State Says No to Potential Foster Parents Because They Believe In Spanking

Becoming a foster parent is not for everyone, as there will likely be trials and a period of adjustment. That doesn't take away from the unforgettable experience you'll have raising a child and providing them with all the love in the world. Sadly, it looks like one Boston couple will not get this opportunity, as they were denied becoming foster parents because they believe in spanking.

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Melanie and Gregory Magazu are parents to 7- and 9-year-old girls but wanted to expand their family by giving a child in need a home. Everything appeared to be working in their favor until they received word their foster-parent application was denied because of their admission to spanking. According to the Massachusetts Department of Children & Families, potential foster parents are prohibited from using corporal punishment of any kind as children who enter the system oftentimes come from traumatic backgrounds involving abuse.

I don't think anyone will argue how sensitive you have to be to the needs of a foster child. Most aren't able to fathom the kind of environment they previously called home, and how it can affect their emotions and actions. While the Magazus agreed to abide by DCF's "no spanking" policy, they weren't willing to bend when it came to how they discipline their two girls. "To deny a family who agrees to care for DCF kids by DCF's guidelines because that family will not alter how they properly parent their own children is going too far," said Gregory Magazu. The couple is now heading to court as they believe the rejection was unfair due to their religious beliefs.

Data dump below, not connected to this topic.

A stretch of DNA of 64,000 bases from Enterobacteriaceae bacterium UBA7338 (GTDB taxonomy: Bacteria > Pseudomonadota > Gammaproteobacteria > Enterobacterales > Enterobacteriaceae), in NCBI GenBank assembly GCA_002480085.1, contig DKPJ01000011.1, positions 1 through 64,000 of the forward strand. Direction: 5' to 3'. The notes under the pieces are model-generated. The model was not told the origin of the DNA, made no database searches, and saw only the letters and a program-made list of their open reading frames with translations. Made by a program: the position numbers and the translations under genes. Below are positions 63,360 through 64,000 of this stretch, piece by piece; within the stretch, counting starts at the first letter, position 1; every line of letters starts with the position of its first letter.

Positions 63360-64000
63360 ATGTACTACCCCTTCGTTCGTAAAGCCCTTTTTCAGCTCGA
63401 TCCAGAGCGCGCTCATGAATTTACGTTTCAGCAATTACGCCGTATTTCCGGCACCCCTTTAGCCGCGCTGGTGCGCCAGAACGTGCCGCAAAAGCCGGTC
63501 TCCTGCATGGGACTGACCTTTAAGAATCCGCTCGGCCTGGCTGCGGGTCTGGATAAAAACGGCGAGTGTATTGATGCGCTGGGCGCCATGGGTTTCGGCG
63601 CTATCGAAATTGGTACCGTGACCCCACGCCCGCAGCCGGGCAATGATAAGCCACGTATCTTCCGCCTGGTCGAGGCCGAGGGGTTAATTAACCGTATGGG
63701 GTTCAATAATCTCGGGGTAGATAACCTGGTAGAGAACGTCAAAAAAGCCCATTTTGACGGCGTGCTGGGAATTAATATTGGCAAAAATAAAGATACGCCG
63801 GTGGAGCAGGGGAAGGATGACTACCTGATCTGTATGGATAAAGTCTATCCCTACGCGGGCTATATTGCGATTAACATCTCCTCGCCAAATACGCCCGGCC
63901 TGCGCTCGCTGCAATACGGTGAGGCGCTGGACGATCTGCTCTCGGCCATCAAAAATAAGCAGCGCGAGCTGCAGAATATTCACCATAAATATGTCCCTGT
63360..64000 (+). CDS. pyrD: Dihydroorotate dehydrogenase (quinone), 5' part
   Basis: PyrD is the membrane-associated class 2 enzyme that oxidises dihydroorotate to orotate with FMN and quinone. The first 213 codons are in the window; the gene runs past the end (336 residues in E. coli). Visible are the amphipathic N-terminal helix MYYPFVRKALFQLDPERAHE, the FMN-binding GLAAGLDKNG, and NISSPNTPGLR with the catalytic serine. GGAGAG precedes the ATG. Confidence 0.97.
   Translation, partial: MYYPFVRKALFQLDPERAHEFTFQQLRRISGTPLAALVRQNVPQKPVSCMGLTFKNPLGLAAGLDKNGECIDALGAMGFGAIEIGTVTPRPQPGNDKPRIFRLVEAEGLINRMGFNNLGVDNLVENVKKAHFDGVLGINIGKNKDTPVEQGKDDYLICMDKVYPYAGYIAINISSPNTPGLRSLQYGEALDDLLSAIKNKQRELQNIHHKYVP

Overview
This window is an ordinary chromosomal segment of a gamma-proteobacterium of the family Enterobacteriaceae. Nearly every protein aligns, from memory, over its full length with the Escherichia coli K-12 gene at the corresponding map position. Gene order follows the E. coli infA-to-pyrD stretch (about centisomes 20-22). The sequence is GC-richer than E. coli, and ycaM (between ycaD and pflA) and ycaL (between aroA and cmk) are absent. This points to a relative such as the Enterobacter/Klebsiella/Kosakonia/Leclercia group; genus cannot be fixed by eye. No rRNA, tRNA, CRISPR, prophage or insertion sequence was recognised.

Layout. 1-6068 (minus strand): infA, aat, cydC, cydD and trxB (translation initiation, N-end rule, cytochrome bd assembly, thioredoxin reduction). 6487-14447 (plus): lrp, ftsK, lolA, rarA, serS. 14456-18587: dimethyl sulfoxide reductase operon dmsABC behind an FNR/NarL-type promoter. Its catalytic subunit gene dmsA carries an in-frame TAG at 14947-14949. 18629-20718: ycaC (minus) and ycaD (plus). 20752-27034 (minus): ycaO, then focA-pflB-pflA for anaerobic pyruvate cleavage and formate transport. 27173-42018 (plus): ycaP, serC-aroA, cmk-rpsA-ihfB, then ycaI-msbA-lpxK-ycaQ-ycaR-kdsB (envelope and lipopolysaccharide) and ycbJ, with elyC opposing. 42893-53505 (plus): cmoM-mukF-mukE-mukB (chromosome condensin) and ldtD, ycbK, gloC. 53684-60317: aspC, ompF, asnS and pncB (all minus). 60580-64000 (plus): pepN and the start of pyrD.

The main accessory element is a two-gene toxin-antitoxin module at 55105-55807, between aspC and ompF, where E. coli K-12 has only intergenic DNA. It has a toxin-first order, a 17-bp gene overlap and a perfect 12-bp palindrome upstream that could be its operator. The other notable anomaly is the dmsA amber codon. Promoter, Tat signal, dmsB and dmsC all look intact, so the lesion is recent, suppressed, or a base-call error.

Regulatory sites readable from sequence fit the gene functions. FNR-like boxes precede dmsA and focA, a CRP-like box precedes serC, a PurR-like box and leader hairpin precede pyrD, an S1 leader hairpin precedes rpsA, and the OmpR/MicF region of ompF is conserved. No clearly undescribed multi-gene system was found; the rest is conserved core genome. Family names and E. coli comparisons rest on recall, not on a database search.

Obviously the definition of corporal punishment will vary from person to person. Some might not think it's a big deal while others will cry child abuse and an excessive use of power.

You don't have to be a Christian to agree with tapping your kid on the butt. Many people I know were spanked as a child because their parents were old-school with their delivery. How many times did you hear, "Spare the rod, spoil the child" growing up?

I grew up with parents who spanked me if and when I really got out of line. There's only so many times you can try time-out and warn a child before you think of another alternative. For me, spanking worked as I knew it would be my butt (literally) if I stepped out of line. My younger sister on the other hand barely received smacks because other forms of punishment worked for her.

More from The Stir: I Thought My Parents Were Spanking Monsters...Then I Had Kids

On one hand, I commend the Magazus for being honest, as many would say OK and then do what they want. As much as they promise not to discipline their other children in front of the foster child, you have to wonder if that's enough -- or will it create tension between the siblings?

Should parents who believe in spanking automatically receive a big fat "Denied" on their application? That sounds a bit harsh to me, but could be in place for a reason. Then again, there's no such thing as the spanking police, so how would you really know?

 

Image via Luis Louro/shutterstock

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